“We have seen it throughout our entire trade area. There were certain sections that were maybe a little worse than others but we have seen it very widespread this year. I have talked to folks in the grain testing business and they’re saying they’re seeing it throughout the state of Ohio. I think it is something everyone will have to deal with at some level this year,” Haugaard said. “There may be some uniquely defined markets shake out this year. I wouldn’t be surprised to see a premium market for low-VOM corn and a market for the higher VOM stuff that is more limited in usage. We start doing daily composites at the start of harvest and we are at levels now where by in large we are limited in where we can go with it. That is pretty typical for a large part of the state of Ohio.”

The problem seemed to get worse later into harvest.

“It was almost a tale of two harvests. Early on the corn coming in had some vomitoxin in it but not at levels that were alarming. Then we had that extended rain period and people weren’t getting out in the fields for a couple of weeks,” Haugaard said. “As soon as we started back up we noticed the vomitoxin really accelerate. If you got it in early you probably didn’t have as much of a problem as if you harvested later this year.”

Ultimately, vomitoxin is a problem when the corn is used for feed.

“Vomitoxin, or deoxynivalenol (DON), is a secondary metabolite or mycotoxin produced by Fusarium molds that can cause health and productivity issues in livestock,” said Erika Lyon, Agriculture & Natural Resources Educator, Ohio State University Extension Jefferson/Harrison counties. “Some livestock species, such as swine, are more sensitive to DON, while ruminants can typically transform the toxin into a less toxic product as it passes through their digestive tract, due to their rumen microbes. However, age and immune status among other factors can play a role in determining an individual’s sensitivity to the toxin as well.”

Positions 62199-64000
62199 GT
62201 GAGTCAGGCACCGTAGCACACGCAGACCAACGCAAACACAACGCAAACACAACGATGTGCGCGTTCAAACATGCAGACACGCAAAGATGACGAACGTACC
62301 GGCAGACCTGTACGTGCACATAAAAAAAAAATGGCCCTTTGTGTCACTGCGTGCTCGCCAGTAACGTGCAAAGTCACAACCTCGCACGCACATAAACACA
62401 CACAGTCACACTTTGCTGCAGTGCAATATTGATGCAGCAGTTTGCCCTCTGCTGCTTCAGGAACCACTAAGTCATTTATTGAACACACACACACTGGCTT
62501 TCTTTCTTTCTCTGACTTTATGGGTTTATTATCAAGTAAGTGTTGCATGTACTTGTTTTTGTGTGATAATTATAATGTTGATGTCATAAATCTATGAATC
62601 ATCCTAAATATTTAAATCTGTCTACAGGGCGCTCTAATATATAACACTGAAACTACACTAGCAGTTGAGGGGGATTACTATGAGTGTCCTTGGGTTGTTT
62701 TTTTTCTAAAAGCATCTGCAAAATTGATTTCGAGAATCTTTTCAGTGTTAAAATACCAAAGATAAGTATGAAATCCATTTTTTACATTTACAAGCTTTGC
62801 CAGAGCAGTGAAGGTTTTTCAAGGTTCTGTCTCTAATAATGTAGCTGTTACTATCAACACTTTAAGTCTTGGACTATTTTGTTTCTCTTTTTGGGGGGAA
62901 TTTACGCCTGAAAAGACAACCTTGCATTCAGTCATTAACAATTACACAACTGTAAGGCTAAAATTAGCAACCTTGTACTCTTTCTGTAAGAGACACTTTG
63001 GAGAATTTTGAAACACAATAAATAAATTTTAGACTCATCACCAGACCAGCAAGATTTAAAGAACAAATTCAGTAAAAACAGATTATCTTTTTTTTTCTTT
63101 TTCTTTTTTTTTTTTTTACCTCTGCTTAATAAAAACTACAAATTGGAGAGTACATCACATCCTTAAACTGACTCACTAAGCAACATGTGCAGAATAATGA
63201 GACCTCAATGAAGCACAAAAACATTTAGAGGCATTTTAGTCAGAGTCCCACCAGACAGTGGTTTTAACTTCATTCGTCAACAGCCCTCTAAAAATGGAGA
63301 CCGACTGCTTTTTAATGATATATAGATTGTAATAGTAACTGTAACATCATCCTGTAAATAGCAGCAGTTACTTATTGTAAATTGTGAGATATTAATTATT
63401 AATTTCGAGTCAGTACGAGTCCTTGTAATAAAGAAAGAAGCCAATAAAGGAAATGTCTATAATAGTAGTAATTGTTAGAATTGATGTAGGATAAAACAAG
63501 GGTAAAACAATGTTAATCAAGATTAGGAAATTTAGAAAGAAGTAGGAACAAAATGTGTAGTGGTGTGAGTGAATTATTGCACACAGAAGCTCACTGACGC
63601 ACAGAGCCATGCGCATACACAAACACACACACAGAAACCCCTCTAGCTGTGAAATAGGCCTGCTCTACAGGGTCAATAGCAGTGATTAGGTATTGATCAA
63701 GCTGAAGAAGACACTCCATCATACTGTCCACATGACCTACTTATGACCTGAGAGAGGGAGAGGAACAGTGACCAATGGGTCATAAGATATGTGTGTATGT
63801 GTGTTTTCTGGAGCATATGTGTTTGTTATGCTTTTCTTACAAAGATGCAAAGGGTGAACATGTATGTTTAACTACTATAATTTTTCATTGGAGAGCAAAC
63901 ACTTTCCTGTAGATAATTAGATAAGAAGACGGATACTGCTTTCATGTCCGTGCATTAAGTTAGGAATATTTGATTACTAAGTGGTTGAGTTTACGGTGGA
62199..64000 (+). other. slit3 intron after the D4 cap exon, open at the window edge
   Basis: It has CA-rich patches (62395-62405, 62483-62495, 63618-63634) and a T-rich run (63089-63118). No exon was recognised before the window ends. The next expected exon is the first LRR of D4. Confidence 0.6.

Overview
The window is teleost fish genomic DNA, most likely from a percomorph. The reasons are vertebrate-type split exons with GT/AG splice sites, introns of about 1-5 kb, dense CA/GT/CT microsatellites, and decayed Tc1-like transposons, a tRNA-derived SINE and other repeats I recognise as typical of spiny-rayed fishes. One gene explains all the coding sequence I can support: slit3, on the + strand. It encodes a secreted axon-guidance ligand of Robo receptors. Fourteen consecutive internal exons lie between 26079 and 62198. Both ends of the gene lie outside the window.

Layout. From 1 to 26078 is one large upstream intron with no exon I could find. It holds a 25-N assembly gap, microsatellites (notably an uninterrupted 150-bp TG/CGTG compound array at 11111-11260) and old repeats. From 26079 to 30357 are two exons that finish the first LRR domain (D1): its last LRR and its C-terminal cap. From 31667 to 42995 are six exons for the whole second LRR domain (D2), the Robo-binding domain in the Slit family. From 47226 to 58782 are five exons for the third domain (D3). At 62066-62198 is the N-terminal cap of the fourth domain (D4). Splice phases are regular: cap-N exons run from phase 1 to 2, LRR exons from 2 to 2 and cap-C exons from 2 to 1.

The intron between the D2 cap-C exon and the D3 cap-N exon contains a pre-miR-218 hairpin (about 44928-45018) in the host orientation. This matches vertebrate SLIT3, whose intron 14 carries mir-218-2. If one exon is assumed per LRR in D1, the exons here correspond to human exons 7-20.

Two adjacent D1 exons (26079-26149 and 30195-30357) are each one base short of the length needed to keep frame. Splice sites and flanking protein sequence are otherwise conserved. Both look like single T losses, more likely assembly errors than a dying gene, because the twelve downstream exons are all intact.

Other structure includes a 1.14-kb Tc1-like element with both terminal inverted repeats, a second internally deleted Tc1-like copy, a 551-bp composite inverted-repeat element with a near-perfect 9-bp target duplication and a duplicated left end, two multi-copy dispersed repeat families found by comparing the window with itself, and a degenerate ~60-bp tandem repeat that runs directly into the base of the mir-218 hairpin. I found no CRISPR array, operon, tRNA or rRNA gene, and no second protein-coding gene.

Symptoms of vomitoxin consumption by livestock include, as its name suggests, acute temporary nausea and vomiting, along with fever and other immunological and productivity issues.

“Livestock may also refuse contaminated feedstuffs. Feed refusal, ketosis, reduced milk production, diarrhea and displaced abomasum can occur at levels as low as 1.5 to 2.5 ppm of the total ration dry matter for cattle, even though ruminants are less sensitive to vomitoxin compared to non-ruminants such as swine,” Lyon said. “Grains exceeding advisory levels can be diluted with uncontaminated corn and other feedstuffs during rationing to reach the diet percentages. Keep in mind that DON also becomes more concentrated in distilled by-products.”

The Food and Drug Administration has set the following advisory levels for vomitoxins (on an 88% dry matter basis):

  • For ruminating beef and feedlot cattle over 4 months old: 10 ppm on grains and grain by-products; 30 ppm for distillers grains, brewers grains, and gluten feeds / meals derived from grains; total ration should not exceed 10 ppm and 50% of the diet
  • For ruminating dairy cattle over 4 months old: 10 ppm on grains and grain by-products; 30 ppm for distillers grains, brewers grains, and gluten feeds / meals derived from grains; total ration not to exceed 5 ppm
  • For chickens: 10 ppm on grains and grain by-products, not to exceed 50% of diet
  • For swine: 5 ppm on grains and grain by-products, not to exceed 20% of diet
  • All other animals: 5 ppm on grains and grain by-products, not to exceed 40% of their diet.